On Monday, August 18, kids all over the city get back to their school year routine of walking, bicycling, busing and being driven to classes.
This year, Walk San Francisco expects these family morning routines to be safer thanks to increased enforcement around 15-mph school zones and the City’s adoption of Vision Zero, the goal to eliminate all traffic fatalities in 10 years.
Two years ago, Walk SF lead the effort to install 15-mph school zones, making San Francisco the first major city in California to slow speeds citywide around 181 schools. Earlier in 2014, with the launch of Vision Zero earlier, Walk SF led the call for safer streets, urging the San Francisco Police Department to increase traffic enforcement, targeting citations on the five most dangerous driving behaviors, including speeding.
During the first week of classes, SFPD will be conducting extra enforcement around schools, in addition to ongoing enforcement throughout the school year. With speed being the number one cause of traffic deaths, the message this back-to-school week will be to slow down, or pay up.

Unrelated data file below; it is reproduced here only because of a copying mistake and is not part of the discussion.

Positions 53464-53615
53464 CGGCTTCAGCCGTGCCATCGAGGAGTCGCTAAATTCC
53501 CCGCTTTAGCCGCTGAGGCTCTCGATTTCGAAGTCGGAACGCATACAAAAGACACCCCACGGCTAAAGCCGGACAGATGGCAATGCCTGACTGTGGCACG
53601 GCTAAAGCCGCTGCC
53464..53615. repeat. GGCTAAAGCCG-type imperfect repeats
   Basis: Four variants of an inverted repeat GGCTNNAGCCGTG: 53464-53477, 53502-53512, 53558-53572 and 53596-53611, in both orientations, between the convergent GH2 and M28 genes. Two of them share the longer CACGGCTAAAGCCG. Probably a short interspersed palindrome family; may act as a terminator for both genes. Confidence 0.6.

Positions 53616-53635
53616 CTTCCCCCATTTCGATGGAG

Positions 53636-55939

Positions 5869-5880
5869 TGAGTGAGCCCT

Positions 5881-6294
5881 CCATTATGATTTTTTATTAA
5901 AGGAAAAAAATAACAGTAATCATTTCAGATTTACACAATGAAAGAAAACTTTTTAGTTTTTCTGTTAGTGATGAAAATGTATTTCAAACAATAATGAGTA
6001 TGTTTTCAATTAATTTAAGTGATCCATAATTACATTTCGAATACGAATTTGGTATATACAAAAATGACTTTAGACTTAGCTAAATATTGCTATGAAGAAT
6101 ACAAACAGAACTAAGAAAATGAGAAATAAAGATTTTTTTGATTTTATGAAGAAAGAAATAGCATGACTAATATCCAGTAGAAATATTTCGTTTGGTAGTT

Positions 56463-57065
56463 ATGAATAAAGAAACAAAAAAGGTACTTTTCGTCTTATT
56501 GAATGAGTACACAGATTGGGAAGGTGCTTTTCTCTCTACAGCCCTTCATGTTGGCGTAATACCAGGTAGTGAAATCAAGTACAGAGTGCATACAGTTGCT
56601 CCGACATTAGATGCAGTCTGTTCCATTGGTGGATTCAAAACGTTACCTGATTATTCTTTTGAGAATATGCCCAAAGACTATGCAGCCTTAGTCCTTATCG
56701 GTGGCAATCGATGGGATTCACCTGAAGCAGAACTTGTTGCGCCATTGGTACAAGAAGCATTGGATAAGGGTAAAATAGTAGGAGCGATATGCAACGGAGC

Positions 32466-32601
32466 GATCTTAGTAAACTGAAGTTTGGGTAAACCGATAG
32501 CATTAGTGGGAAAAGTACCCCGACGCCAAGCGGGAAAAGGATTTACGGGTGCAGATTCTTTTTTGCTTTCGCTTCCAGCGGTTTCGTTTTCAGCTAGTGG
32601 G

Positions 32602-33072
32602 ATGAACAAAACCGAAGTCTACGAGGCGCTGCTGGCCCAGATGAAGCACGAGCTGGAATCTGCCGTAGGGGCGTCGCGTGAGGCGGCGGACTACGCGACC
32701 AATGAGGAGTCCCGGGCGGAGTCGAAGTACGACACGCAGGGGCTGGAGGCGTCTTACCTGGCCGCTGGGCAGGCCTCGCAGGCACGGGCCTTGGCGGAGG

“At SFPD we know that enforcement is a key component to achieving Vision Zero,” said San Francisco Police Chief Greg Suhr. “As kids head back to school, the Police Department will be doing our part to make sure they get to and from school safely.”
Walking to school is a cherished time for families, that’s why Walk SF, as a member of the San Francisco Safe Routes to Schools Partnership, works to support and encourage walking and biking to school.
A parent, Nikolai Kaestner notes, “Walking to school allows us to share a quiet moment with our son during an otherwise hectic day. After his morning exercise, he arrives at school ready to focus and learn.”
Yet according to the SF Safe Routes to Schools Partnership, while 42% of all elementary school students live within walking distance of school, only 26% of students walk.
The top three concerns cited by parents who choose not to walk or bike with their children to school are related to traffic safety. To encourage and support families to walk and bike to school, the City must make its streets safer — the goal set by Vision Zero. As a member of the SF Safe Routes to Schools Partnership, SFPD was the first City agency to commit to this goal of zero traffic deaths in ten years.
Through their commitment to safety, SFPD have written 61% more traffic citations in the first half of 2014 as compared to the first half of 2013.